Almost every reporter who covered the unveiling of new budget-cutting recommendations by the governor's Taxpayer Action Board last week claimed the "TAB" had found a half billion dollars in reductions for the coming fiscal year. It was reported that way because that's what the board's chairman, Illinois Taxpayers Federation President Tom Johnson, said.


Johnson's comment demonstrate how amorphous, politically difficult and fiscally suspect many of these proposals really are. If you do the math, the board's report actually claims budgetary savings this coming year could be as high as $1 billion if all its recommendations are implemented.


There was, apparently, a major internal push-back from some of the more experienced budget experts on the citizens board. Former George Ryan budget director Steve Schnorf - who also served under Jim Edgar and is one of the smartest budget gurus I've ever met - and the very highly regarded former Democratic state Rep. Woods Bowman were two of four signatories to a harshly critical "Minority Report" letter drafted by Schnorf.


"You can, and I believe you will, get some savings from the suggestions in this report," Schnorf wrote to Gov. Pat Quinn in his dissent. "It probably won’t equal billions and it certainly won’t all happen over 12-18 months. Good luck." 


Indeed. Look closer and you'll see that half of the touted billion dollar savings in next fiscal year comes from two items which are already being done, and then some. The board suggested a 2-3 percent across the board cut of almost all state spending. But the governor ordered agencies last week to begin preparations for a whopping 25 percent across the board cut. The board's proposal looks tiny and almost harmless in comparison.


The board also wants a freeze in the state's operating budget. But the General Assembly approved a budget last month which funds state programs at an average of 50 percent of the current fiscal year's appropriations. That's much more than a freeze.


The rest of the savings come from things like Medicaid managed care, which supposedly would save $95 million in the first year - a far cry from the $3 billion in savings that the Senate Republicans have been claiming and the Chicago Tribune has been touting.


Other savings, like reducing the prison population by freeing inmates charged with nonviolent drug and property crimes ($30-65 million) carry huge political risk for the governor.


"My best personal estimate is that you will be able to save very little, if any, money [next fiscal year]," Schnorf wrote, claiming he'd be "thrilled" to find $200 million in "actual, achievable" savings in the coming fiscal year, which begins July 1st. Other than across the board cuts and freezes, he's likely correct.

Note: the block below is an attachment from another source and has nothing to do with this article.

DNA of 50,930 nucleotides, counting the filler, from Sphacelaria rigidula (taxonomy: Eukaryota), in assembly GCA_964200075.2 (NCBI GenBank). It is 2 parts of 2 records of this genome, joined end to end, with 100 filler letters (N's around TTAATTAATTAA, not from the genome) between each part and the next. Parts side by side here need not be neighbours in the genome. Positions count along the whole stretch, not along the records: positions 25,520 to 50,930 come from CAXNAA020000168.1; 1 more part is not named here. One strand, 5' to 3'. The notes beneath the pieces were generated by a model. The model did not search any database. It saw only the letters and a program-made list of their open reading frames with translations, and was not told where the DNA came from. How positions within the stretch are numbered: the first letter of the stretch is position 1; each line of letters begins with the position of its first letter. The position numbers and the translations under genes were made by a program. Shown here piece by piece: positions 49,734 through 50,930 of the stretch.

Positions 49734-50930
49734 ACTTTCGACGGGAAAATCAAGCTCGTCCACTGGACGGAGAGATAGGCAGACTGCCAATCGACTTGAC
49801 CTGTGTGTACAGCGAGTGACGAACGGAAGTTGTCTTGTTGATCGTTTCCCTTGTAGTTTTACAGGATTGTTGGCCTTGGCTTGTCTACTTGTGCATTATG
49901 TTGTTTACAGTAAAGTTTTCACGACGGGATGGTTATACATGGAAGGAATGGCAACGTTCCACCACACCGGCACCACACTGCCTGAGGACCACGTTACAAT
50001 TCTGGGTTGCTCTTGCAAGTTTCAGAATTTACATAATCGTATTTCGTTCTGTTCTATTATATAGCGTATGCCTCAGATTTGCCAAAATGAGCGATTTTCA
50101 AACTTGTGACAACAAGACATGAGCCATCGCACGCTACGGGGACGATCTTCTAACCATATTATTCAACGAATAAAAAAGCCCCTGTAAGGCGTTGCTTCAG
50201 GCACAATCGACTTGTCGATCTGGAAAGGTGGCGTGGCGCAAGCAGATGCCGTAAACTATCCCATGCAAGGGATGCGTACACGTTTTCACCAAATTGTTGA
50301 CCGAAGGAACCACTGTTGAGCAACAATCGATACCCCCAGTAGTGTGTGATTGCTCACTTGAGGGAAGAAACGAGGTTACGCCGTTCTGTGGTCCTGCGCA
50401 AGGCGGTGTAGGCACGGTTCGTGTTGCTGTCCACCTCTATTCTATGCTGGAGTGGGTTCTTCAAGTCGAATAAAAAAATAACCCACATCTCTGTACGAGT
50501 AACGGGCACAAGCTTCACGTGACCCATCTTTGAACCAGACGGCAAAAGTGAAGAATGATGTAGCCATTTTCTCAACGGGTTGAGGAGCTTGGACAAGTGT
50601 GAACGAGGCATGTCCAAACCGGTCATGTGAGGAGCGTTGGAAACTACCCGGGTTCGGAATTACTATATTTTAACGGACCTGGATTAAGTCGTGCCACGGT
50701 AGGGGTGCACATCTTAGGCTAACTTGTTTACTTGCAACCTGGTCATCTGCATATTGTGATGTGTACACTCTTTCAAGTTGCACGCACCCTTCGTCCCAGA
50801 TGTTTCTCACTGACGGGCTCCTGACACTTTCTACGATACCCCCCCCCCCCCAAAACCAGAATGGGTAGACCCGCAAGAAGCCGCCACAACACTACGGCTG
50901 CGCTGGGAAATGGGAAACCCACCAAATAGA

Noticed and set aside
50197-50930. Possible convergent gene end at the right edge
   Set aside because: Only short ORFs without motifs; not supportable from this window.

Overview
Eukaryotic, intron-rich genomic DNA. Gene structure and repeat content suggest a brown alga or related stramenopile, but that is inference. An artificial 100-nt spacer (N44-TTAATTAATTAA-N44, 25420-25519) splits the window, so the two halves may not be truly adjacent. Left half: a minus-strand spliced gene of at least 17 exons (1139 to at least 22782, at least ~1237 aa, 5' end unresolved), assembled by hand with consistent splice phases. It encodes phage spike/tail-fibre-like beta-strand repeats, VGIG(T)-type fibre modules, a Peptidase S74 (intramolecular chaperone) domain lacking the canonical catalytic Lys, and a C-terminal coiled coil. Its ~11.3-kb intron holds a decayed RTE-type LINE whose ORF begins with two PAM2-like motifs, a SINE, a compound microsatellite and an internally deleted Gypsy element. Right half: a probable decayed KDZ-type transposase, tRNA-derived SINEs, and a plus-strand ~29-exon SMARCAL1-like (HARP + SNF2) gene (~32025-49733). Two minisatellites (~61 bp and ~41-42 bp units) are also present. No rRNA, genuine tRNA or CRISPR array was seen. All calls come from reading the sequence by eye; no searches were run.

However, this report is a good thing in that it shows without doubt that there is just no way for Illinois to fully cut itself out of this awful budget mess.


After the federal stimulus cash is factored in, Illinois still faces a $7 billion budget hole in the coming fiscal year. Yet after two months of work and a horde of consultants, the governor's commission only came up with $1 billion in "cuts."


The obvious problem is that if all the board's recommendations were followed and they all worked as advertised, the state would still be left with a massive $6 billion hole to fill.


And then there's the very real problem of what happens after the billions in federal stimulus dollars are spent. The state put that cash right into its spending base. When the stimulus money is gone, the state will have yet another horrific hole to fill.


And what about the out years?  The report's claimed savings in future years rely heavily on reopening the state's collective bargaining agreement with AFSCME and other unions. However, the four-year union contract is just a year old. "Based on my personal experiences," Schnorf wrote, "your largest union will not agree" to reopen negotiations on that contract. He ought to know.


"Take everything we say to you with some grain of salt," Schnorf wrote, adding. "our suggestions aren’t the ordained word, handed down from on high." Let's hope everyone keeps that sound advice in mind as the process moves forward. There are more cuts to be made that the board missed, but even those won't completely solve the problem.




Rich Miller also publishes Capitol Fax, a daily political newsletter, and